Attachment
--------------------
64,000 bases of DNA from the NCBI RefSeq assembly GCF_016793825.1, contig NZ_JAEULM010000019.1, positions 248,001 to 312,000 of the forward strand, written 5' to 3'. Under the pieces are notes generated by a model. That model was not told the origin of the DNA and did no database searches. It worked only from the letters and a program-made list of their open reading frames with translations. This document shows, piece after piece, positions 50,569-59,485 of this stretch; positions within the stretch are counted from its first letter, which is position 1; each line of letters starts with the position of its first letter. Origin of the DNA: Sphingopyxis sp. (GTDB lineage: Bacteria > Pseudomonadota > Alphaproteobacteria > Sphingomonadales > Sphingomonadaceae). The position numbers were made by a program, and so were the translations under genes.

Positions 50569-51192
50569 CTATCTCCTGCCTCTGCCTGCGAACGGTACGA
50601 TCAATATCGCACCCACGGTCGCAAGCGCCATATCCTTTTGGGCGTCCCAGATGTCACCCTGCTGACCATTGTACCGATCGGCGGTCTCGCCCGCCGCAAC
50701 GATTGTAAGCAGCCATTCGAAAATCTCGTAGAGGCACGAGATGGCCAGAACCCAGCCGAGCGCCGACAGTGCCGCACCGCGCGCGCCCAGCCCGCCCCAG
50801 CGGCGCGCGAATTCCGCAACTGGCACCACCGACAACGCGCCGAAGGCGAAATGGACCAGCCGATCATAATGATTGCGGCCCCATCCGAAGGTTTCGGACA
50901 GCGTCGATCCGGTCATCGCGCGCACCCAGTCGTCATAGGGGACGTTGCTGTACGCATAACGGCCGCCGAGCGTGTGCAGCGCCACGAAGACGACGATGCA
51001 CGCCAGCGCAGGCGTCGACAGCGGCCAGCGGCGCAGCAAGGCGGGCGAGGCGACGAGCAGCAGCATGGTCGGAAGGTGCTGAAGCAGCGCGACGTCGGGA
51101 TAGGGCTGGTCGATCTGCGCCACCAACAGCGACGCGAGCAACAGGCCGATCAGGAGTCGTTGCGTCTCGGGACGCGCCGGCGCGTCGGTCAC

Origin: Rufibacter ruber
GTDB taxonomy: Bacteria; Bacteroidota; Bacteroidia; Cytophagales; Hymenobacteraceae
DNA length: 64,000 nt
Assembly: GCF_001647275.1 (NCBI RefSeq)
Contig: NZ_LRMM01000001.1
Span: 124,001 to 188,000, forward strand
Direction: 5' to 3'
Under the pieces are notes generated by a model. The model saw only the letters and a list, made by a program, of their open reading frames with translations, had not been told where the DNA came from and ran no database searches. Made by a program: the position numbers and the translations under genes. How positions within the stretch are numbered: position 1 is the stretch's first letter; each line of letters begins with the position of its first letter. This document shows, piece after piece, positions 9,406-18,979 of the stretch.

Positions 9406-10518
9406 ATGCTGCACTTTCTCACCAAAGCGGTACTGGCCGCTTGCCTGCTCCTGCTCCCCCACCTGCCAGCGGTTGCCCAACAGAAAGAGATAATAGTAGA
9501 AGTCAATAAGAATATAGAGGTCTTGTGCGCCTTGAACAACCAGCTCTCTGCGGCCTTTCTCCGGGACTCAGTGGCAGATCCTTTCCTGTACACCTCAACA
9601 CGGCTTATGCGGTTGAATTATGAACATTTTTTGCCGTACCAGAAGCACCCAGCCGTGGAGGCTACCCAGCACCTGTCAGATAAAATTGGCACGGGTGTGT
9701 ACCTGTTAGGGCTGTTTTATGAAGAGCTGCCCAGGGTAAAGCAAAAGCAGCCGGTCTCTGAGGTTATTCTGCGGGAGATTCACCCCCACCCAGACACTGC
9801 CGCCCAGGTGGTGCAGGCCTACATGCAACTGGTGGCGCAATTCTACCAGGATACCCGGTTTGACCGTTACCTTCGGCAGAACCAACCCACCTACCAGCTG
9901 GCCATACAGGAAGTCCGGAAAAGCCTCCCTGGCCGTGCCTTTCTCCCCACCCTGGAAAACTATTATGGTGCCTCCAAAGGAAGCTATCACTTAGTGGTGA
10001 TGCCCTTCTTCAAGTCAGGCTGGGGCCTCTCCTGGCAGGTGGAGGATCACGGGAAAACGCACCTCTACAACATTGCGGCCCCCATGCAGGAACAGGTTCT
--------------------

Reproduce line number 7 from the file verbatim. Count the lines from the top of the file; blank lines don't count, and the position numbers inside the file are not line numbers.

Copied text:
50901 GCGTCGATCCGGTCATCGCGCGCACCCAGTCGTCATAGGGGACGTTGCTGTACGCATAACGGCCGCCGAGCGTGTGCAGCGCCACGAAGACGACGATGCA